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Wednesday 30 April 2008

movie certification and targetting [Shedir]

OK, my kids love superheroes. Comics, games, toys and movies. Lub it. Yet while they're aimed at directly in marketing, the main movie isn't really OK for them to view.

12a for Iron Man. F F S.

In this digital age is it TOO much for the movie companies to have different versions for the cinema and on DVD. As a parent I'd love to be able to pop in the U version of spidey3, for example, knowing that the dodgier bits are missing and it's OK for them to view.

After all we have a board of certification who check each scene of the movie, if they can identify 3 or 4 scenes which push from U to PG, 4 from PG to 12, then thats a pathetic 8 changes required to broaden it's market. Once thats budgeted in at the start, for a film AIMED at kids, it would become the norm and make folk like me much much happier.

Then the cinema could have a morning version which is more family friendly, cut rate for families and a post midday screening of the regular version. Everyone wins!

Now I've got the prospect of taking my youngest (at 4) to a 12A, I'm not thrilled about it but he loves the character and I reckon I'll do it. But take him out if he's scared, cover eyes/ears during more suspect moments. Sit at the back of the hall so it's not filling his FOV.

But it's very very annoying that we are expected to shell out for all the associated toys for these franchises, but they won't customise the actual main event for the actual buyers!

Spiderman and superman have really been ok for the kids, only dodgy bit was venom taking over Peter Parker in his sleep. But batman, the new batman stuff is a headfuck. I can only imagine the one due out will be worse. Yet batman and robin suits are aimed at pre12s, bloody double standard shite.

I'm sure I'll burn in hell for taking him, but he can build a pan dimensional suit of armour and come rescue me.


  1. Yeah, I've been in the same situation with my nippers (now 5 & 9). e.g. Pirates of the Caribbean (Also 12a iirc).

    In my case they haven't even seen the DVD yet. They were younger when it came out obviously. As of now I'd let the 9yo watch it, but 12A really does mean 12, unless you have a reason to think that your kid would be OK with it. 8 is often banded about as an absolute minimum. But four...hmmm.

    Personally, I'd like a 18 Iron Man who's an alcoholic like the comics :)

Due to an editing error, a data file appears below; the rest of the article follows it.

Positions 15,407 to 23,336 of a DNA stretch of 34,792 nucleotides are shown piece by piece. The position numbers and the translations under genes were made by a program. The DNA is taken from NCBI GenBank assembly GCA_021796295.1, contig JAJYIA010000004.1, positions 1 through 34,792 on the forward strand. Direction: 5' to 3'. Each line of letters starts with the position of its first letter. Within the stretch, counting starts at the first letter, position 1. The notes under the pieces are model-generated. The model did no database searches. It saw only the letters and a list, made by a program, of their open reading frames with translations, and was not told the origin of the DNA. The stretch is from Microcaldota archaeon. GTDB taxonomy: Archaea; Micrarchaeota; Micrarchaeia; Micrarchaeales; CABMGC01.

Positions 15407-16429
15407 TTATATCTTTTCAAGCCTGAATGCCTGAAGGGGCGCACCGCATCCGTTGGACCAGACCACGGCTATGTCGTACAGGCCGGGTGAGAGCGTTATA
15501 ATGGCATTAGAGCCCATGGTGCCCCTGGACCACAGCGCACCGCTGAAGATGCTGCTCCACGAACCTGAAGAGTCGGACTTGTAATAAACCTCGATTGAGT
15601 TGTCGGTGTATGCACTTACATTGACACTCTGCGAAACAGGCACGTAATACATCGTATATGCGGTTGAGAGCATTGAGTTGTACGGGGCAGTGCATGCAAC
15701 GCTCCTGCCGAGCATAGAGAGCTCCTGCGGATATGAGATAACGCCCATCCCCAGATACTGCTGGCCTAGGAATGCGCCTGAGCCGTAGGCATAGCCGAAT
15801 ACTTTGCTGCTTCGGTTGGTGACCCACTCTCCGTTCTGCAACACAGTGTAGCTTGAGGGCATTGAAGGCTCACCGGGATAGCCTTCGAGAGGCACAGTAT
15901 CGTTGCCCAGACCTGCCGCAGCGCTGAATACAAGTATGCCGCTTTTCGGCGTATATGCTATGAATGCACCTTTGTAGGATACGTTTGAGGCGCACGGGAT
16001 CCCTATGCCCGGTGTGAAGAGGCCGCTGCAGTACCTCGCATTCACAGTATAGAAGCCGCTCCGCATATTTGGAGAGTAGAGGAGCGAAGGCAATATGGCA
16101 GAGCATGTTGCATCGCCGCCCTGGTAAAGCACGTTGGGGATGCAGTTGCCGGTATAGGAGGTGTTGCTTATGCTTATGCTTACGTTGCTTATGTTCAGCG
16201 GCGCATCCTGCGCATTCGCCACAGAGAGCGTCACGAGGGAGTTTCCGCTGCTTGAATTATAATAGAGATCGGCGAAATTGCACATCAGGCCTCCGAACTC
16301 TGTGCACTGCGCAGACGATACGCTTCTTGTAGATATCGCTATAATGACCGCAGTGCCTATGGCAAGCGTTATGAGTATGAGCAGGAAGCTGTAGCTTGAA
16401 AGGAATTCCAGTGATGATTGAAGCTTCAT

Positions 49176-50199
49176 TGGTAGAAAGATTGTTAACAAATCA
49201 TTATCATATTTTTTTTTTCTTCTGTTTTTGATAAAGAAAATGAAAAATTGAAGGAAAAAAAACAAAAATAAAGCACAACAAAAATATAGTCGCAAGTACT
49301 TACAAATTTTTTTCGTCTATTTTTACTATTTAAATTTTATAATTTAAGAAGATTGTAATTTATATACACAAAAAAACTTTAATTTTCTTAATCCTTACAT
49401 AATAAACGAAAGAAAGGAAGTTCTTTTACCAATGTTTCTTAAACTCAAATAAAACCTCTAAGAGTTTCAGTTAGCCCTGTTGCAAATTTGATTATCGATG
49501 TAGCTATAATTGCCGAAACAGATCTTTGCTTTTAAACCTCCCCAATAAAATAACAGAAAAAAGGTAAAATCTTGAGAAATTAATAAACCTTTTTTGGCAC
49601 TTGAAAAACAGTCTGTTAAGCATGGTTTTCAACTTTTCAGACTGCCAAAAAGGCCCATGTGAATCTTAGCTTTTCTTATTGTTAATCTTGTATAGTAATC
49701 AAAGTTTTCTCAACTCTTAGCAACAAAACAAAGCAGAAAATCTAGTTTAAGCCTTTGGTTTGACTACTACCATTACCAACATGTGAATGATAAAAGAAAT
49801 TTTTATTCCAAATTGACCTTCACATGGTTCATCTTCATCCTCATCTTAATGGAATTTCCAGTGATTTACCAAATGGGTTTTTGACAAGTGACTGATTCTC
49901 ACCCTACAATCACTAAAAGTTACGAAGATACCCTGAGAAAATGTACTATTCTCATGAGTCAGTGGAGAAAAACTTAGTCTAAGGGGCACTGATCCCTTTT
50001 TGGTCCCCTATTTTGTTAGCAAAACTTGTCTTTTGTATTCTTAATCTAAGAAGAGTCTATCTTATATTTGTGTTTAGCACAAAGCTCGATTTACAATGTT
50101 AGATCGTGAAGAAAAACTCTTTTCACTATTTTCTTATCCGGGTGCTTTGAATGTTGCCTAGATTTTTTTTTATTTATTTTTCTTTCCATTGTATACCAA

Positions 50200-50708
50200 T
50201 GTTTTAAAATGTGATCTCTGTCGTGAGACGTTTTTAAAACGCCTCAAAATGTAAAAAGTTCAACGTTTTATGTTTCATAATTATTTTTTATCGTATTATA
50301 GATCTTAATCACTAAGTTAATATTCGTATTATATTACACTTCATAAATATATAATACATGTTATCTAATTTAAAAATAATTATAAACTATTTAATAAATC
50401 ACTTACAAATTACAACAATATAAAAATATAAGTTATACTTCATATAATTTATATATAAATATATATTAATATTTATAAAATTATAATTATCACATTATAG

2. Coincidentally, I posted a vaguely similar comment on a forum this morning. My son is 5 and a half, and has seen the Ironman trailer on TV. He's really keen to see it, but it's a 12A. That in itself isn't a problem. He's watched other 12A films (for example, Spider-Man was a 12A at the cinema, and is a 12 on DVD IIRC). The problem I have here is that I don't know the content of the film. When my son saw Spider-Man, I knew the content in advance, since I'd seen it. He's seen all the Harry Potter films as well, but I knew the stories and had seen the films before him in some cases. With Ironman, that's not the case, so I'm facing either taking him in "blind", or going to see it once on my own, then again with him if it's suitable. It's irritating, since as you say these films - the merchandise at least - are pitched at young kids.


  3. The pbbfc provides more info than the regular bbfc site

  4. Having seen Iron Man at the cinema now, I'd say this: there is no way a four year old should be allowed to watch this film the first half of the movie has some very strong issues for a seven year old tooThe first half of the film has regular violence, frequent death, several scenes of torture, pain, heart surgery, one scene of Stark bedding a blonde, images of injuries, scenes of graphic paralysis, and lots of guns, explosions and destruction. This stuff just isn't right for young kids. No question.The second half of the film is superhero-movie-by-numbers, and wouldn't be too much beyond a wide-eyed 7-year-old.Multiple versions of the same film or franchise dilutes the art. Why should good material be wasted on the lowest common denominator? Screw your kids, I want decent material turned into a decent film!